This Memorial Day weekend, join The Good Men Project on a quest for meaning in observance.
A series of short, personal reflections on the multiple meanings of Memorial Day.
“Shooting the Truth” By Michael Kamber
Pulitzer Prize nominated war photojournalist Michael Kamber writes, “I never set out to cover wars.”
“You See It, You Own It” By Raymond Bechard
“We were sitting on an IED for two days one time,” the soldier tells me, “and we didn’t have anything with us but water and baby wipes. Those are the only things you need anyway. That and bullets.”
“Military Honors” By Justin Cascio
Justin Cascio and his husband learn that the military is a family that grieves.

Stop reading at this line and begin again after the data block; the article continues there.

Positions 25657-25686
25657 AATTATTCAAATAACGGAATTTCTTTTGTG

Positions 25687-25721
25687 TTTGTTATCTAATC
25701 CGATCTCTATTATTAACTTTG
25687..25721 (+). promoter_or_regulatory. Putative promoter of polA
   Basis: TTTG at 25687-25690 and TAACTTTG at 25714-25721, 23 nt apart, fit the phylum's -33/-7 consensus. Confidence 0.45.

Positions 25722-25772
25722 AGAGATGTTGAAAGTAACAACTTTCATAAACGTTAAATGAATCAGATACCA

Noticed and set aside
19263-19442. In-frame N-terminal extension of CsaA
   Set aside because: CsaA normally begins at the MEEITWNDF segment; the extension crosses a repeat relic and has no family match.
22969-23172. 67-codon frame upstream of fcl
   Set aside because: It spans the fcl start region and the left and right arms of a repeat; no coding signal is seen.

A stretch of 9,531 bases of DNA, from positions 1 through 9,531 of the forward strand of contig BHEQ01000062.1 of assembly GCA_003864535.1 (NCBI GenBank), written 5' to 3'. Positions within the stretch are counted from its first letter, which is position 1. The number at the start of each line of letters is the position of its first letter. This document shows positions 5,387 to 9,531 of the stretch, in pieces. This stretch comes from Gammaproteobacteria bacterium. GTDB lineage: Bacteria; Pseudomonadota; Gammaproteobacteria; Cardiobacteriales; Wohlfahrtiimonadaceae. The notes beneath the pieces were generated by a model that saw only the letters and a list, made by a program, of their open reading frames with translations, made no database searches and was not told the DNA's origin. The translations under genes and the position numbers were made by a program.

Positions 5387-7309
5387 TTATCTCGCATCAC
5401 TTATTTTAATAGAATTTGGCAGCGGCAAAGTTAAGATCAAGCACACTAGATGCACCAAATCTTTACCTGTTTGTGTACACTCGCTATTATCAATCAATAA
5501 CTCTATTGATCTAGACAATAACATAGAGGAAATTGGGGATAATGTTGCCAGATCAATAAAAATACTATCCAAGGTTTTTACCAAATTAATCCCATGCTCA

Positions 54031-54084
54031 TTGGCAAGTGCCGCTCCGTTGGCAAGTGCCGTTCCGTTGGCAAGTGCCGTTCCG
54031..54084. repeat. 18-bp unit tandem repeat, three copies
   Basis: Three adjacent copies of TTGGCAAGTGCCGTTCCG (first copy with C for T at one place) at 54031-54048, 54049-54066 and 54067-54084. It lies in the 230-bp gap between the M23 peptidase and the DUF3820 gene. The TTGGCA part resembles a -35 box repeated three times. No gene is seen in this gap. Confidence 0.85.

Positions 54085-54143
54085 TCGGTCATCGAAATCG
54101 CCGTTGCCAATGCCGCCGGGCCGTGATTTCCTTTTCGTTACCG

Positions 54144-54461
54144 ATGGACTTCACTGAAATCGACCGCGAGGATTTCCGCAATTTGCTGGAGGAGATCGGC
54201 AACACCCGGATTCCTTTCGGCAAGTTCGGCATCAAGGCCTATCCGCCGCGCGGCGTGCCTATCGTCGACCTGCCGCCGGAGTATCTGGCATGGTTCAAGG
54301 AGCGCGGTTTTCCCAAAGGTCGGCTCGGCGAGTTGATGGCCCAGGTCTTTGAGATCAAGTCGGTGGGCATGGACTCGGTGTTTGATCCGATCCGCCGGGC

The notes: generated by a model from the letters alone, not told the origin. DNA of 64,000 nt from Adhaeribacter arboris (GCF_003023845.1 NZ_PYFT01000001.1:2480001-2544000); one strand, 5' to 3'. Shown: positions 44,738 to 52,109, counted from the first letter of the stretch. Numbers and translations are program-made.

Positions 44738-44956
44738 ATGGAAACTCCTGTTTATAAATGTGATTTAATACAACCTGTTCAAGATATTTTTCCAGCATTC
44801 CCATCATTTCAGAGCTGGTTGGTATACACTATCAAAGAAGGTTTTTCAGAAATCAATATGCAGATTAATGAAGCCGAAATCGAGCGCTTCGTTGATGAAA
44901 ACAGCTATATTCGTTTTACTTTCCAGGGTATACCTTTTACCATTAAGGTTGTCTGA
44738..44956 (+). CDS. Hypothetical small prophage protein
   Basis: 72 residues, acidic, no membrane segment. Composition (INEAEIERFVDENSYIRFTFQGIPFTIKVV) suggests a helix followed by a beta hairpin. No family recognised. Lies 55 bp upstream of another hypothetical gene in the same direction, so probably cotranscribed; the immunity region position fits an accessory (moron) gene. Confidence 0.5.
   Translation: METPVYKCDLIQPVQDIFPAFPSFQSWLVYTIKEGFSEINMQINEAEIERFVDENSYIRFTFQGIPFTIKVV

“What Do Pacifists Do on Memorial Day?” By Tom Matlack
The son of pacifists finds a personal meaning in a martial observance.
“Off The Soldier” By Joel Schwartzberg
What’s an appropriate way to honor our soldiers? Hint: It doesn’t necessarily involve a barbecue or mall sales.
“5 Days Before His 14-Gun Salute at Arlington National Cemetery”: A Poem By Lisa Hickey
My days were spent daydreaming
how the world could be saved if only
I could doodle enough peace symbols on my jeans.
“Military PSTD and the DSM-V” By Justin Cascio
Some in the military and veterans community had lobbied to replace the word “disorder” in PTSD’s name with “injury,” as less pejorative and permanent-seeming.
“Gramps” By Ulysses
“The Color of War” By James Campbell
An excerpt from his new book.
Memorial Day 2012. This and more on The Good Men Project.
—Photo credit: eddiecoyote/Flickr